The researchers found that many policies are rife with confusing and conflicting language that could leave consumers uncertain if tobacco cessation treatments are covered and discourage them from seeking these treatments. It also found that many policies included gaps in coverage for cessation counseling and medication and cost-sharing requirements that appear to conflict with the law.

Specific findings include:

  • While 36 contracts indicated that they covered tobacco cessation or are providing coverage consistent with the USPSTF recommendations, 26 of these contracts also included language entirely or partially excluding tobacco cessation from coverage. For example, one contract states 'preventive adult wellness Services are covered… that have in effect a rating of 'A' or 'B' in the current recommendations' of the USPSTF. The same contract, in the “what is not covered” section, lists “Smoking Cessation Programs including any Service to eliminate or reduce the dependency on, or addiction to, tobacco, including but not limited to nicotine withdrawal programs and nicotine products (e.g., gum, transdermal patches, etc.).”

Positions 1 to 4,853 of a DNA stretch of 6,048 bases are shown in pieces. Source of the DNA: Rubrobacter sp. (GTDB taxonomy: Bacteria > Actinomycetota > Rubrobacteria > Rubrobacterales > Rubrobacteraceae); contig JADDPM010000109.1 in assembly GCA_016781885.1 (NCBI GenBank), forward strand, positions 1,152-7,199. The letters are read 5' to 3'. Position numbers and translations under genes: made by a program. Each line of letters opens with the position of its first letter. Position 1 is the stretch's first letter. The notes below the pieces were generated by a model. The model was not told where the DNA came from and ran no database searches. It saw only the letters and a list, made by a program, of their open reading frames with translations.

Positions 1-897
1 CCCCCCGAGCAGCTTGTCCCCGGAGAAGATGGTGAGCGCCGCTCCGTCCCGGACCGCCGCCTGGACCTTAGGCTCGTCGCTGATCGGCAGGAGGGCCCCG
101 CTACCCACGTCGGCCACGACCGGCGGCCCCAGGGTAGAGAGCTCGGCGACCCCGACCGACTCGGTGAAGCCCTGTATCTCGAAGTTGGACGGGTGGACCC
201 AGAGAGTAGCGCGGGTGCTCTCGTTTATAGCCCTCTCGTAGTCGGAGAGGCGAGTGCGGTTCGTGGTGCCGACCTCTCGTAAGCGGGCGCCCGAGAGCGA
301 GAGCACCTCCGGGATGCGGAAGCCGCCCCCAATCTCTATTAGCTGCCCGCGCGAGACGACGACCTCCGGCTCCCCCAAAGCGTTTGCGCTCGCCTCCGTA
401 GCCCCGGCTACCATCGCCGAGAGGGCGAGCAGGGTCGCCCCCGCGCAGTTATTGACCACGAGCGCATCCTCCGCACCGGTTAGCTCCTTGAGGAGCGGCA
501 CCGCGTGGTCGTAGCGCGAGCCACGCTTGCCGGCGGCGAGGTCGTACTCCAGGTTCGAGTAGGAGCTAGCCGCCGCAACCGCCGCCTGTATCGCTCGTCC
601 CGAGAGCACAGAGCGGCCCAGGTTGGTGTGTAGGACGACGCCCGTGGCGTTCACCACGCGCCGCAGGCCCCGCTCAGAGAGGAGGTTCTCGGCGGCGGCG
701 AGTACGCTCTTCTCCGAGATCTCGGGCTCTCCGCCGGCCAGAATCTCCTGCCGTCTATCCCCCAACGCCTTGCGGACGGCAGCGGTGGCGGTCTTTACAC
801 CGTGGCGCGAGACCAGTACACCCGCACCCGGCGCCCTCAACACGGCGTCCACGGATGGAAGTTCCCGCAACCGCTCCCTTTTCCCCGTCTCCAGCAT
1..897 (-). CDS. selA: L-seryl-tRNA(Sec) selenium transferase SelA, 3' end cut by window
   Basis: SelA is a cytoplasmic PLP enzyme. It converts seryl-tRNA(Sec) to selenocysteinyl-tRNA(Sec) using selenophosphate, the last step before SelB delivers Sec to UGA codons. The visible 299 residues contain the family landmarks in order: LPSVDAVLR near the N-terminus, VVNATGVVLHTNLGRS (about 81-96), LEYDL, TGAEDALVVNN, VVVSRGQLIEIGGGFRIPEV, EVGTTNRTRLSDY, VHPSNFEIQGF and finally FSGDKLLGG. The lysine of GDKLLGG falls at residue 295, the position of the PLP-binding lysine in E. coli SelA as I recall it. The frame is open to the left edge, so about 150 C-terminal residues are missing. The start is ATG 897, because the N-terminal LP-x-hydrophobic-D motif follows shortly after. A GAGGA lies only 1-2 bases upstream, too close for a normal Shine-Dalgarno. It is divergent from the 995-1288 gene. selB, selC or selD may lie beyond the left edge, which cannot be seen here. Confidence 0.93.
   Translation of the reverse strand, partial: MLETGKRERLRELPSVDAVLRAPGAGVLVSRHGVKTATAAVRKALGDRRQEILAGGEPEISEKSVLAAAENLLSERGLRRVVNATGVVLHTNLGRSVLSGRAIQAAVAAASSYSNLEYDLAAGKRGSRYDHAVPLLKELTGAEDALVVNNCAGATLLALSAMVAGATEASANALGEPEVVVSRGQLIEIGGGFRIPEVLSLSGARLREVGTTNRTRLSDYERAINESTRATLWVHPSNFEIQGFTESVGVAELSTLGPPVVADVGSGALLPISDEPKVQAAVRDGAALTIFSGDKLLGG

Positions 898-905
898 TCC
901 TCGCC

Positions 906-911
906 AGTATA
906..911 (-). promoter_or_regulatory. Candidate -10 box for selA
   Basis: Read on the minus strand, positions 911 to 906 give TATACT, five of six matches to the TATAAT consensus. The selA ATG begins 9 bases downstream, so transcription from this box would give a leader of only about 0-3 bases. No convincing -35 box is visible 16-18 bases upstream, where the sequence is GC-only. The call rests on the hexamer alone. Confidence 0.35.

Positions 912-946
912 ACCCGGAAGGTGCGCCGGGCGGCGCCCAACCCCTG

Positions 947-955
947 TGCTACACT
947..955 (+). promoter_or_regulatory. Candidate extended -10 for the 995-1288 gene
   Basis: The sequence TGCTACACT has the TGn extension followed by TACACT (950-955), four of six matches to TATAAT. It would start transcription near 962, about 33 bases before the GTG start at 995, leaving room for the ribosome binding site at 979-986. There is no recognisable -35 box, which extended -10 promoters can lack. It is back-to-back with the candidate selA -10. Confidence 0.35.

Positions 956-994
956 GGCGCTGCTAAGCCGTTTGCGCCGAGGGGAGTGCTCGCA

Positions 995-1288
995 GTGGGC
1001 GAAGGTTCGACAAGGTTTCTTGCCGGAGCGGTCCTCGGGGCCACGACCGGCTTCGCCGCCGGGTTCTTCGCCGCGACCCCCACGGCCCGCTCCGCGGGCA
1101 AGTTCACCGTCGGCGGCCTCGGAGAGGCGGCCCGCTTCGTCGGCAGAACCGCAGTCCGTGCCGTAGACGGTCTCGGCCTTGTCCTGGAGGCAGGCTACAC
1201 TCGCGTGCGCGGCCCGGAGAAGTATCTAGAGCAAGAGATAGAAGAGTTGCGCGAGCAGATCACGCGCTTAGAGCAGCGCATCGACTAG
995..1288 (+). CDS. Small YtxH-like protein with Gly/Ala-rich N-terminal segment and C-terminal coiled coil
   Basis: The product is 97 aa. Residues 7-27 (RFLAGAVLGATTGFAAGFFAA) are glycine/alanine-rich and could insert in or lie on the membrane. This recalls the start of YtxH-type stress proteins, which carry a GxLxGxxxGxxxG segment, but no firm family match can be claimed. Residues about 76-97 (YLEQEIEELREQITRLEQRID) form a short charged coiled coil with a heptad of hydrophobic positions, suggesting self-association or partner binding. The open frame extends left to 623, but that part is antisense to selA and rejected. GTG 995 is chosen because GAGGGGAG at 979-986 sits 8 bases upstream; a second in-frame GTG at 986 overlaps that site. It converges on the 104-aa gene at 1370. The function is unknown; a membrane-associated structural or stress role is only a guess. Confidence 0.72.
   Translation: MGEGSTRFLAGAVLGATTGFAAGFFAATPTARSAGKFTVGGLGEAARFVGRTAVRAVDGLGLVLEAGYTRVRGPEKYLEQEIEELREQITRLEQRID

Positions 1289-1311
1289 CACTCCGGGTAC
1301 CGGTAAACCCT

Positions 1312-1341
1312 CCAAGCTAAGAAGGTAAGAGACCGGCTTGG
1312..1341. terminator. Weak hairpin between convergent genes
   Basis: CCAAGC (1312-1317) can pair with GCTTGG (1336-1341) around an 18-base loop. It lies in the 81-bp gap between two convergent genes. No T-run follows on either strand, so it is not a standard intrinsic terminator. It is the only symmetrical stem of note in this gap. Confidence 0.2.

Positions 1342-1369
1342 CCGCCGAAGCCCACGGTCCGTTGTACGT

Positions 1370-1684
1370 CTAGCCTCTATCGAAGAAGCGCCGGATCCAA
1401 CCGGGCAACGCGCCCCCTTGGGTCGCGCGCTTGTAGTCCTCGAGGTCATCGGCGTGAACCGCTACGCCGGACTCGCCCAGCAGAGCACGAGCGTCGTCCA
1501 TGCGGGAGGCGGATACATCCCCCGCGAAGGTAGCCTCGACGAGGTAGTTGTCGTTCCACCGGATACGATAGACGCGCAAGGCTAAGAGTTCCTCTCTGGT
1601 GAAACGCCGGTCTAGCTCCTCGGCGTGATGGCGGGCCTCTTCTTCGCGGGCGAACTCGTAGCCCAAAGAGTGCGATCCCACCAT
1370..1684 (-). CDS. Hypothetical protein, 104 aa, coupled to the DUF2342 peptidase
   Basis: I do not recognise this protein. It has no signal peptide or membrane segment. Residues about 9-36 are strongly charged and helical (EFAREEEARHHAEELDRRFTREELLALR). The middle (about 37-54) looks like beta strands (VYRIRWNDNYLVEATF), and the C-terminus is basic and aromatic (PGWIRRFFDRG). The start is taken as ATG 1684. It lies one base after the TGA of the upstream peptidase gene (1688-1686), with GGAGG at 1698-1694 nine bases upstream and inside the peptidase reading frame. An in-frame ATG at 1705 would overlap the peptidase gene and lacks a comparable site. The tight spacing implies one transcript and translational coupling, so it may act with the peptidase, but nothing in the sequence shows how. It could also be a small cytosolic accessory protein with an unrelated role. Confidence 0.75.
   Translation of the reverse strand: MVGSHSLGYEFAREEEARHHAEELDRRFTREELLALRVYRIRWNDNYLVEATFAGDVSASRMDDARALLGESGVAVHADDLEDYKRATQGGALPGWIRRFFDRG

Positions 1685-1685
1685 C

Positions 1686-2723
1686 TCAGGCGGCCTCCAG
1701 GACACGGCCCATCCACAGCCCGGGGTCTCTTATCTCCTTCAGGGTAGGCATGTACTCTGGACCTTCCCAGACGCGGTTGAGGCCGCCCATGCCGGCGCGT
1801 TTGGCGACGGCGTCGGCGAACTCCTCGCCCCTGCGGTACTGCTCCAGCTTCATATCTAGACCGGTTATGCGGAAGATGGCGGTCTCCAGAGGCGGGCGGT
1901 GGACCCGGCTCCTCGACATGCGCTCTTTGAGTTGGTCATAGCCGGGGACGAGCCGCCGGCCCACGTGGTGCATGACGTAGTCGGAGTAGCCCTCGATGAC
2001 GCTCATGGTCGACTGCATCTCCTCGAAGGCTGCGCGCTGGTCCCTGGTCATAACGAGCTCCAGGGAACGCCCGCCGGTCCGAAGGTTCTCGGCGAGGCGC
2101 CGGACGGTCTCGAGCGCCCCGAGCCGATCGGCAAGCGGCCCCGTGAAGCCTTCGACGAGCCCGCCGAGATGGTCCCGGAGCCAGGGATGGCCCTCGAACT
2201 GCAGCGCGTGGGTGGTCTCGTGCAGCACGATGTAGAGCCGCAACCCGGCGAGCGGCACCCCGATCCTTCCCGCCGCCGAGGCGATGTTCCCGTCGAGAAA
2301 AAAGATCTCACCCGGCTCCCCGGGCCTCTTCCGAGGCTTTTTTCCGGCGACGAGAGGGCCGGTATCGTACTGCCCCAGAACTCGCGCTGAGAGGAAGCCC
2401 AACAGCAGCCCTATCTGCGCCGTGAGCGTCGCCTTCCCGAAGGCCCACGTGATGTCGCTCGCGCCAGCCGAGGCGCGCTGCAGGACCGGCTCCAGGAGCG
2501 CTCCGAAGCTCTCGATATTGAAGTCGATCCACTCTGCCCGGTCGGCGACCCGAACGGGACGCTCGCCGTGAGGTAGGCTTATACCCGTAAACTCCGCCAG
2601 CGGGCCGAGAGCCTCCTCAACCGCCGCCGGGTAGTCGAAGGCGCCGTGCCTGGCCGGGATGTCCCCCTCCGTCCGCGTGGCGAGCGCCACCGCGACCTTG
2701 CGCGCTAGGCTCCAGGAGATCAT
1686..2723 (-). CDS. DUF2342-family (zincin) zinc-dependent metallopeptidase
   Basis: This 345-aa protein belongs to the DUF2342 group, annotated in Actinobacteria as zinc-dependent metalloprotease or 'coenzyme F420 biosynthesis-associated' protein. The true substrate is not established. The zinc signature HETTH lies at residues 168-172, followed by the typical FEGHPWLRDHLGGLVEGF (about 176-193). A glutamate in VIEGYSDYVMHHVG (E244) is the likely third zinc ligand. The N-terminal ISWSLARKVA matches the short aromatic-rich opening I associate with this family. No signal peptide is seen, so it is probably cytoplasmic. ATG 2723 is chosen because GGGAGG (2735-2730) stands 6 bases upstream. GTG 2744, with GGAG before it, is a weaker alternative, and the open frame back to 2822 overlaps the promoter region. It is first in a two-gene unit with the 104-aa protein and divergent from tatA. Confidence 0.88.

• There was wide variation in coverage for cessation counseling and medication, raising concern that treatments found to be effective by the USPSTF and required under the ACA are not being covered. Only four of the 39 plans stated they covered individual, group and phone counseling and both prescription and over-the-counter (OTC) medications. Many policies specifically excluded certain types of counseling and provided no coverage of prescription and OTC medications for tobacco cessation.